The charms of the patent office archives—and the hilariously insane inventions they contain—are well-known. But is it possible that a few of those failed entrepreneurs were actually onto something? New York lawyer Martin Galese thinks so—and he’s resurrecting the ghosts of patents past by offering 3D models of them online.
Galese, who works as a software patent lawyer when he’s not sifting through forgotten inventions, runs a Tumblr called Patent-able. There, he posts drawings and CAD models of objects that were once patented but now exist in the public domain. It turns out that expired patents make up most of the eight million patents registered by the United States Patent and Trademark Office. More than six million are now public domain, making up a vast but ignored trove of inventions ranging from the funny (a fancy hat holder from 1907) to the legitimately useful (learning chopsticks).
In addition to the Tumblr, Galese is building a library of his discoveries on MakerBot’s Thingiverse community, where you can download a 3D model and print it out on your 3D printer (or use Shapeways). “They’re really works of art,” he told The New York Times today. “You’re holding the 19th century by way of something that was produce in the 21st century.”
Besides doing justice by the ghosts of past inventors, Patent-able serves as a creative outlet for Galese. As a litigator on high-profile patent cases, he’s seen the worst of what can come from the endless patent wars between technology companies. But he’s also a huge fan of the patent office itself, which he describes as “the original Thingiverse,” a symbol of American ingenuity. Patent-able lets him articulate that outside of his work—and meanwhile, the rest of us get to appreciate such gems as this cutting-edge flower vase. Check out a few of our favorites below. [The New York Times]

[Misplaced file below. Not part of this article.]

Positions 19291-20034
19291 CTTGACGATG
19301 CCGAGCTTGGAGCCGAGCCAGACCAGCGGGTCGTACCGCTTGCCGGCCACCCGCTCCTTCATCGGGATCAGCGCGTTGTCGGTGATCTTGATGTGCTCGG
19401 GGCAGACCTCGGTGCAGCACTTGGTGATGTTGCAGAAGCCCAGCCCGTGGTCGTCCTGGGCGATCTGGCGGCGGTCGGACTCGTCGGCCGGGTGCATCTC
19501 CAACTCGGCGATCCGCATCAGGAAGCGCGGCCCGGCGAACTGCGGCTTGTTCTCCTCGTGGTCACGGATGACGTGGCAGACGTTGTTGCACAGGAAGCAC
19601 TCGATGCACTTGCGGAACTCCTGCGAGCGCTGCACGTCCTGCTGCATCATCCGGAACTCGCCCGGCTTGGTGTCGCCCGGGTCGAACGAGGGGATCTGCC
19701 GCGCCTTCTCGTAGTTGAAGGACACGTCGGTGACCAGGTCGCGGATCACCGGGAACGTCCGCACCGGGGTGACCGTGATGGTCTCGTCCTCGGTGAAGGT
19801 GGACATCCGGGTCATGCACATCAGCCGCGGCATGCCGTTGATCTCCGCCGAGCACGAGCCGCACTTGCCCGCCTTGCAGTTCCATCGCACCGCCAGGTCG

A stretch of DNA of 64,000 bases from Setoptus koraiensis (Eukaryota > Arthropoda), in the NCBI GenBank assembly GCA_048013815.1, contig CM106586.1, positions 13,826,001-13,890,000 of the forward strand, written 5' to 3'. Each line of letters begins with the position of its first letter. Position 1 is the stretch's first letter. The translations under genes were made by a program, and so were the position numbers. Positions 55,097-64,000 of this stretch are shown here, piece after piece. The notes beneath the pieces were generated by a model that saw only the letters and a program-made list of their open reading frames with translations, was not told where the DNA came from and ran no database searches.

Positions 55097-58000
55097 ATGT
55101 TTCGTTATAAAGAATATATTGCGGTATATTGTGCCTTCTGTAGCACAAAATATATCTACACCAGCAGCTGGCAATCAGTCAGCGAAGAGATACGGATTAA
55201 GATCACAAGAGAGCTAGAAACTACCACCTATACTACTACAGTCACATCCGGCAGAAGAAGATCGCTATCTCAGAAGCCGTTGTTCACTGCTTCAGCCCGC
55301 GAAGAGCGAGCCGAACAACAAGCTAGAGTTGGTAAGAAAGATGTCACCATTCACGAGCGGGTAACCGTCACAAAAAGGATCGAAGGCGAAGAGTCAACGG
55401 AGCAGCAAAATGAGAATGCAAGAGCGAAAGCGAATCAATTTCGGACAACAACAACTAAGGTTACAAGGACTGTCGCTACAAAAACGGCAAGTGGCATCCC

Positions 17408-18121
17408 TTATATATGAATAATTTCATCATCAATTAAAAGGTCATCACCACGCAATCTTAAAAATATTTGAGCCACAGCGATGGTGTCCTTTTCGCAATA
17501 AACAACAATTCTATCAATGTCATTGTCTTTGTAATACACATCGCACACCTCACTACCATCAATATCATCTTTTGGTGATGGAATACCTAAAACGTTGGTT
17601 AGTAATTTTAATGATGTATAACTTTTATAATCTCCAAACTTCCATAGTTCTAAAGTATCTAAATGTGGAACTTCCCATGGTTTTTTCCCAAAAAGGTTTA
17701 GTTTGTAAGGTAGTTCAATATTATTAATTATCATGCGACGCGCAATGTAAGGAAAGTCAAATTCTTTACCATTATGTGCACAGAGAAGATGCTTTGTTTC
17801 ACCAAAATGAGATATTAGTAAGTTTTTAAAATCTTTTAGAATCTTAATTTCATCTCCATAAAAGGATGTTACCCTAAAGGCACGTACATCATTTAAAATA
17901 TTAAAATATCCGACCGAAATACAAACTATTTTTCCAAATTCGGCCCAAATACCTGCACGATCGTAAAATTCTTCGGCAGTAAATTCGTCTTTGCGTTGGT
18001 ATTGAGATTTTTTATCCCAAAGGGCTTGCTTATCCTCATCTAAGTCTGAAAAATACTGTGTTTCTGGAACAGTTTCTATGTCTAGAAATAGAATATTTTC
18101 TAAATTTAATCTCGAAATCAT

Hat holder. This 1907 contraption helped elegant ladies hold onto their hats.
Pot scraper. A "cutting edge 1875 pot scraper" is among the favorites on Galese's site. "Be it known that I, URIAS CRAMER, of New Philadelphia, in the county of Tuscarawas and State of Ohio, have invented certain new and useful Improvements in Pot-Scrapers," writes the inventor behind the device.
Chopsticks holder. A 1960s invention that helped those new to chopsticks learn their subtleties.
Combination pen holder and book mark. Needs no explanation.
Follow Patent-able on Tumblr here.